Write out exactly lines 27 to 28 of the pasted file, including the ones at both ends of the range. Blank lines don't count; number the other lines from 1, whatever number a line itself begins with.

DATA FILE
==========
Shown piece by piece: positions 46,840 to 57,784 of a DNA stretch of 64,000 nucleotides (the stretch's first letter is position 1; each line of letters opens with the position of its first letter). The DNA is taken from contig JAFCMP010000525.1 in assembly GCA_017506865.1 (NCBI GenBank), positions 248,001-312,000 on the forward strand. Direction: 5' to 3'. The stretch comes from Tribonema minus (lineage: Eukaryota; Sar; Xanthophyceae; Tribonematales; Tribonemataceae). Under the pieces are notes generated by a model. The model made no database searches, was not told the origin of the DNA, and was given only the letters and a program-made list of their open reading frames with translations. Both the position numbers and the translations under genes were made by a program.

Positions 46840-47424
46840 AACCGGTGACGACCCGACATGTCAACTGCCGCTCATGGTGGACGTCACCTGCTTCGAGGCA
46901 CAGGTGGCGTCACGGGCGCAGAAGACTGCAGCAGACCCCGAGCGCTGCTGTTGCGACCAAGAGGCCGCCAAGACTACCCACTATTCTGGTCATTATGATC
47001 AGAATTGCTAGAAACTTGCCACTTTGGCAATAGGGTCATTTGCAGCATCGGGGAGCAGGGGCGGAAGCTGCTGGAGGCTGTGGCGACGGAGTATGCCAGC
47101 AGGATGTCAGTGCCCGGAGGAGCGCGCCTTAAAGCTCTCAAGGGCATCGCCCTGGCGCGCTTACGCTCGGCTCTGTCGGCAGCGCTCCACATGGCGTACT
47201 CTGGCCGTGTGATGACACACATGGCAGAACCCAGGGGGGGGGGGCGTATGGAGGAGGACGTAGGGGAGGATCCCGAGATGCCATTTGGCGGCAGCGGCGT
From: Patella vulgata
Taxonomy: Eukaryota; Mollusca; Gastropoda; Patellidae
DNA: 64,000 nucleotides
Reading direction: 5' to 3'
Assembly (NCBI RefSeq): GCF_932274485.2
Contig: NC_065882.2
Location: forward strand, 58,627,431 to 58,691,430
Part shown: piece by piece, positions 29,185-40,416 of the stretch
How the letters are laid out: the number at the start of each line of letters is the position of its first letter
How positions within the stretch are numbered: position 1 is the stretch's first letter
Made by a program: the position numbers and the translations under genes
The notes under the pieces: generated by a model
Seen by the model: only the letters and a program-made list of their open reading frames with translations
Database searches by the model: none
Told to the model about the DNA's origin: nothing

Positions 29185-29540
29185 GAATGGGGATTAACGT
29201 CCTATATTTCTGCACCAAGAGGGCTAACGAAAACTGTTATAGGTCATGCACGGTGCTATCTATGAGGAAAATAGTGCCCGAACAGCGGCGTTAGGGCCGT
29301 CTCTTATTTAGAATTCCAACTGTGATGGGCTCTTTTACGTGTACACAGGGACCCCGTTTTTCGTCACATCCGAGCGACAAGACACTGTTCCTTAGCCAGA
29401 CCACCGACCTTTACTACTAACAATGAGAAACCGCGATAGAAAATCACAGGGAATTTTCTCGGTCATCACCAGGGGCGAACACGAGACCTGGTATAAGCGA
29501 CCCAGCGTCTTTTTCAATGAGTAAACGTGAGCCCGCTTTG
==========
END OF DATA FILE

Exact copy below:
29401 CCACCGACCTTTACTACTAACAATGAGAAACCGCGATAGAAAATCACAGGGAATTTTCTCGGTCATCACCAGGGGCGAACACGAGACCTGGTATAAGCGA
29501 CCCAGCGTCTTTTTCAATGAGTAAACGTGAGCCCGCTTTG